In this same fashion Jesus’ knowledge was limited by his humanity. I doubt if he “knew” about those living in China and the Americas, and I doubt if he knew about quantum physics or modern cosmology – event to the extent that the earth revolves about the sun. To make Jesus super-human is to deny the reality of the incarnation in a different, but just as fundamentally errant fashion.



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Glen

posted August 26, 2010 at 1:02 pm


It seems to me that if we’re to take the incarnation seriously, we must recognize that God incarnated himself as a human in a particular time and place, taking on all that this entails – including an Ancient Near Eastern worldview that was limited in many respects.
We are told that Jesus grew in wisdom. I realize that wisdom and knowledge are not the same thing, but this still leads me to believe that he didn’t emerge from the womb all-knowing. If he eventually became all-knowing – when? At his baptism? That goes beyond anything that Scripture tells us about what happened when the Holy Spirit descended upon him.
We are also told that Jesus identified with us in every way, yet was without sin. But if he had the God card in his back pocket, if he was omniscient, can we really say he identified with us in every way? If that was the case, it seems to me he played human life with a huge advantage, which makes aspiring to live like him even more difficult for us than it already is.
Paul says that in the incarnation, God emptied himself. There’s been a lot of speculation as to what this entails, but it makes sense to me that it includes an emptying of divine knowledge. Jesus entered the world fully human, and learned about his world the same way every other human learns about their world. In short, I don’t think it matters if Jesus had wrong beliefs about the historicity of Noah or Adam, or whether the sun revolved around the earth. It didn’t affect his message or mission, and it doesn’t detract from the fact that by nature he was also fully God.



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Peter Ramsey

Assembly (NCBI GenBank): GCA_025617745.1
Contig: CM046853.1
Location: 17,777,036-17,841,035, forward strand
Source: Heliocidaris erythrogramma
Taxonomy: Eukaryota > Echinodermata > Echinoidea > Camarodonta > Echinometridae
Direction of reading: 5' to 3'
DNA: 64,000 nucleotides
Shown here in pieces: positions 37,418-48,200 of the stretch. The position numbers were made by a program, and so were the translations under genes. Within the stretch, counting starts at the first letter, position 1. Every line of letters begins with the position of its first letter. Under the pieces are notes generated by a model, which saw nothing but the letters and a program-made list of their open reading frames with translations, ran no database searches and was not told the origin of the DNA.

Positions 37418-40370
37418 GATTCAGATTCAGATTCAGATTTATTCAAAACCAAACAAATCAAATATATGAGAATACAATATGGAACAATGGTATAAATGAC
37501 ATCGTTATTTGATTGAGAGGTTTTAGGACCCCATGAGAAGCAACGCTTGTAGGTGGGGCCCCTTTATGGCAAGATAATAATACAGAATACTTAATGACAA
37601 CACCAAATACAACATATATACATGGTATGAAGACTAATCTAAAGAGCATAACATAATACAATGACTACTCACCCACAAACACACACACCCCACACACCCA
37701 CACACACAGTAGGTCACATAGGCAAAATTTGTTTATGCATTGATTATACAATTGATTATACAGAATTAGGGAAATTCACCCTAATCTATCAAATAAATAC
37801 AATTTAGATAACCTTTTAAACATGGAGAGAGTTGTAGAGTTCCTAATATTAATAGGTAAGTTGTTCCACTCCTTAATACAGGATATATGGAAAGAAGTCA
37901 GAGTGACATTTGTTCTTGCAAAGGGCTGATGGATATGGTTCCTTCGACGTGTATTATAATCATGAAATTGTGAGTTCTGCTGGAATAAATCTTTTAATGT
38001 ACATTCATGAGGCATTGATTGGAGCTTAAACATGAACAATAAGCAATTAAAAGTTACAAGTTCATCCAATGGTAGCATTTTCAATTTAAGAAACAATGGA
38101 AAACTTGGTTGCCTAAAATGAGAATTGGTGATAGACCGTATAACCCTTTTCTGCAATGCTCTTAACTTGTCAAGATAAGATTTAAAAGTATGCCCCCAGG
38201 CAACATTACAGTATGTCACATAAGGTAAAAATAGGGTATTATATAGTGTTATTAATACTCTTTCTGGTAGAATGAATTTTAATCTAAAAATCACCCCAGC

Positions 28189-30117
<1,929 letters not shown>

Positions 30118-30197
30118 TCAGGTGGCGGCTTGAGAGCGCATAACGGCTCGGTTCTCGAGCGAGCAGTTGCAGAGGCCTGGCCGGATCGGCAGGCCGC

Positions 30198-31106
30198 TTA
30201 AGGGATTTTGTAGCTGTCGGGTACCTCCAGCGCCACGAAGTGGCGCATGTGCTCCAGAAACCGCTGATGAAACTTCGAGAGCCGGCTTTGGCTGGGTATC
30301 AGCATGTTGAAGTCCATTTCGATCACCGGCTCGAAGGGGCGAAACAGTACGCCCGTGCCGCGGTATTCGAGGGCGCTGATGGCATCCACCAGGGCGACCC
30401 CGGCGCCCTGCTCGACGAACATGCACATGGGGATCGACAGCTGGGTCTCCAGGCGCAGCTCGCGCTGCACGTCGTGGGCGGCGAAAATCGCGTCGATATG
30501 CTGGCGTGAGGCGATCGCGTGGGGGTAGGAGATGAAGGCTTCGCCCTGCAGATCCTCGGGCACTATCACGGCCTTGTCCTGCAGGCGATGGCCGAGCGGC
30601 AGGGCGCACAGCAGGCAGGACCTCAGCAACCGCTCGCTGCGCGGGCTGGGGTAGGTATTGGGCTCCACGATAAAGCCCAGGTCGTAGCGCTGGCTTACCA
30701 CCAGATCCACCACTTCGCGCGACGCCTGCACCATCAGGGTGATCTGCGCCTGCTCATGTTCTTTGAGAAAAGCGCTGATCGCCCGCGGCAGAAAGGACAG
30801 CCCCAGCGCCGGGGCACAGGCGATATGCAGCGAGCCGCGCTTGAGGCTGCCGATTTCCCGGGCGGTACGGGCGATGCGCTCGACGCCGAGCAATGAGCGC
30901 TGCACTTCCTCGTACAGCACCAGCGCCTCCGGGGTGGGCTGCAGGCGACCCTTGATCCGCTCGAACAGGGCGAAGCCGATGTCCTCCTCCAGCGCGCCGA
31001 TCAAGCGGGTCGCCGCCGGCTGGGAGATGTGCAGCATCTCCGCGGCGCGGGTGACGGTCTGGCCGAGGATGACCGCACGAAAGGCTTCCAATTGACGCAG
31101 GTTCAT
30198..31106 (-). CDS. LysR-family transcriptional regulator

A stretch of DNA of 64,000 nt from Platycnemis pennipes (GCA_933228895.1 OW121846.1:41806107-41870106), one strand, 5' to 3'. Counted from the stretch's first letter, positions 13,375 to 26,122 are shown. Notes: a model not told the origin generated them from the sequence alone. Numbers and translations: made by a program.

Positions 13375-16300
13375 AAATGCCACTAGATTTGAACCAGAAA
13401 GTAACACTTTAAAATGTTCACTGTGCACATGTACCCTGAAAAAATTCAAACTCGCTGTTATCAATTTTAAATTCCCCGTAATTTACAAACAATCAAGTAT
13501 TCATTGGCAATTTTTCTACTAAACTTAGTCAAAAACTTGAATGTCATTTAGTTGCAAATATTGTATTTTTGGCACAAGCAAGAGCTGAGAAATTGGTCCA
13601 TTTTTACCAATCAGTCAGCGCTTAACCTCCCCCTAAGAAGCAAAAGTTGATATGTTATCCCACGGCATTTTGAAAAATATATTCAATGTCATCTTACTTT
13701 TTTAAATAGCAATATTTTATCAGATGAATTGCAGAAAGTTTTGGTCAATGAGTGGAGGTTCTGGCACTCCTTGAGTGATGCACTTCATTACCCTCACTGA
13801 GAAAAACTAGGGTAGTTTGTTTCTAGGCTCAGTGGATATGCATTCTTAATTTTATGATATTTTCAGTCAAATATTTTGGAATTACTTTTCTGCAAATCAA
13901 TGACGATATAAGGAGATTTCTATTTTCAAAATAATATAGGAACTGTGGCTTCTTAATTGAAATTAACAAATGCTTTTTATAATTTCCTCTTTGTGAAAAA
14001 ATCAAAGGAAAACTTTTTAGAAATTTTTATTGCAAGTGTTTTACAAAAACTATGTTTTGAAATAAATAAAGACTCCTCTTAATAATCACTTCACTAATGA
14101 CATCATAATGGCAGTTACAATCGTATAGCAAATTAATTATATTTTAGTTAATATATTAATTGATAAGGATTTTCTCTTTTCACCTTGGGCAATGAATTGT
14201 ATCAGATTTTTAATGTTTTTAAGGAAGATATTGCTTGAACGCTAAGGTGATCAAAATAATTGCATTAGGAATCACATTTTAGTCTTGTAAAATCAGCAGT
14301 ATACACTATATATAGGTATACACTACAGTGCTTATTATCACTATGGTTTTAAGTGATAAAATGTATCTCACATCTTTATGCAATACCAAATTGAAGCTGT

posted August 26, 2010 at 1:03 pm


Jesus Christ was a nuclear engineer, but he didn’t want that to distract people from his mission. You know, his mission to save the human race from socialists, liberals and politicians in general.



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John W Frye

posted August 26, 2010 at 1:04 pm


Chris Rosebrough (#32),
I take issue with your “respectfully” in that you respectfully disagree with Scot McKnight. There is nothing respectful about either your knowledge or allegations. To import Nestorianism into this comment stream is absolutely idiotic. You seem to want to create a discussion that fits your “fight” for the truth than to enter into dialogue by Jesus-following, Bible-honoring, theology-shaping friends at Jesus Creed.



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DRT

posted August 26, 2010 at 1:05 pm


Chris Rosebrough@32
What if a united god/human looks exactly like Jesus who is not all knowing? Doesn’t that seem like a better conclusion? Wouldn’t that then tell us that the most important thing is the relationship? the love? the care? the message? the thought?
Come on. Wouldn’t you expect god to use all sorts of fantastic communications to get his message across? Wouldn’t you expect to have to look at the deeper meaning of what god is saying?
I would be disappointed if when god came down to earth as a man he talked to us like a physics or chemistry teacher relaying facts…(just kidding, RJS).



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Ken Silva

posted August 26, 2010 at 1:09 pm


T,
“it’s fair to say that Jesus discussed things at the Father’s leading just like other prophets did…”
I would respectfully offer this is the fallacy of the false analogy because the other prophets, while possessing human natures, did not have a divine nature as Christ does.



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Fish

posted August 26, 2010 at 1:19 pm


This looks like a continuation of the attack on Biologos by various Calvinist blogs. I only wish they spent as much time and energy providing health care and food to the poor as they do on their ego-centered agenda.



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Kenny Johnson

posted August 26, 2010 at 1:23 pm


Yeah.. what’s with all the Watch-bloggers on Jesus Creed?



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Rick

posted August 26, 2010 at 1:28 pm


Dana #33-
I appreciate your emphasis on the Trinity, and your point about the early church.